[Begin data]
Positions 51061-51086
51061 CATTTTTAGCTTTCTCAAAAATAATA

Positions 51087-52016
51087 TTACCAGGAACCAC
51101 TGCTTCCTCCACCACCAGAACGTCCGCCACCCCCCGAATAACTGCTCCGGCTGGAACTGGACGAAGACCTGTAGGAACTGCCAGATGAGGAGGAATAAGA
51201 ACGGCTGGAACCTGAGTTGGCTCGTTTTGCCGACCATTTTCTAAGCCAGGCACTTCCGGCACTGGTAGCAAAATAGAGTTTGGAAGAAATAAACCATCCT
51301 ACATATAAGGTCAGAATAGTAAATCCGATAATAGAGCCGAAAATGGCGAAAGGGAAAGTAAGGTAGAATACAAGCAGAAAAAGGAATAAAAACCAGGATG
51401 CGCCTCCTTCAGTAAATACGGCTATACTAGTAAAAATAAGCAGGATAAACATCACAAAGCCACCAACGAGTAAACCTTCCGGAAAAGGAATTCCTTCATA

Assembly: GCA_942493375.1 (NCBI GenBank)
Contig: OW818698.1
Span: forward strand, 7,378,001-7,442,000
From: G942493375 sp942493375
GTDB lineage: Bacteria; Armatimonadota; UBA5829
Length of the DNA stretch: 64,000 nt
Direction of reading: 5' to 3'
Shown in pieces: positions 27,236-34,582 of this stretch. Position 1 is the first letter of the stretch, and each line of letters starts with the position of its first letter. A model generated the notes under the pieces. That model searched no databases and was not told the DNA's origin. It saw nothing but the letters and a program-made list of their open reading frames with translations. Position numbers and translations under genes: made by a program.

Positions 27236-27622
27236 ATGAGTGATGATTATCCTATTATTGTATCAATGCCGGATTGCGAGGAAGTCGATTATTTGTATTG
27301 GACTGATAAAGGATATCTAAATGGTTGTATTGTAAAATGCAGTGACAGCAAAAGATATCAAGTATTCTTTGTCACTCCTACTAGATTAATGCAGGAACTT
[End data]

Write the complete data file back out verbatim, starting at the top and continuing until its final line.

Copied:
Positions 51061-51086
51061 CATTTTTAGCTTTCTCAAAAATAATA

Positions 51087-52016
51087 TTACCAGGAACCAC
51101 TGCTTCCTCCACCACCAGAACGTCCGCCACCCCCCGAATAACTGCTCCGGCTGGAACTGGACGAAGACCTGTAGGAACTGCCAGATGAGGAGGAATAAGA
51201 ACGGCTGGAACCTGAGTTGGCTCGTTTTGCCGACCATTTTCTAAGCCAGGCACTTCCGGCACTGGTAGCAAAATAGAGTTTGGAAGAAATAAACCATCCT
51301 ACATATAAGGTCAGAATAGTAAATCCGATAATAGAGCCGAAAATGGCGAAAGGGAAAGTAAGGTAGAATACAAGCAGAAAAAGGAATAAAAACCAGGATG
51401 CGCCTCCTTCAGTAAATACGGCTATACTAGTAAAAATAAGCAGGATAAACATCACAAAGCCACCAACGAGTAAACCTTCCGGAAAAGGAATTCCTTCATA

Assembly: GCA_942493375.1 (NCBI GenBank)
Contig: OW818698.1
Span: forward strand, 7,378,001-7,442,000
From: G942493375 sp942493375
GTDB lineage: Bacteria; Armatimonadota; UBA5829
Length of the DNA stretch: 64,000 nt
Direction of reading: 5' to 3'
Shown in pieces: positions 27,236-34,582 of this stretch. Position 1 is the first letter of the stretch, and each line of letters starts with the position of its first letter. A model generated the notes under the pieces. That model searched no databases and was not told the DNA's origin. It saw nothing but the letters and a program-made list of their open reading frames with translations. Position numbers and translations under genes: made by a program.

Positions 27236-27622
27236 ATGAGTGATGATTATCCTATTATTGTATCAATGCCGGATTGCGAGGAAGTCGATTATTTGTATTG
27301 GACTGATAAAGGATATCTAAATGGTTGTATTGTAAAATGCAGTGACAGCAAAAGATATCAAGTATTCTTTGTCACTCCTACTAGATTAATGCAGGAACTT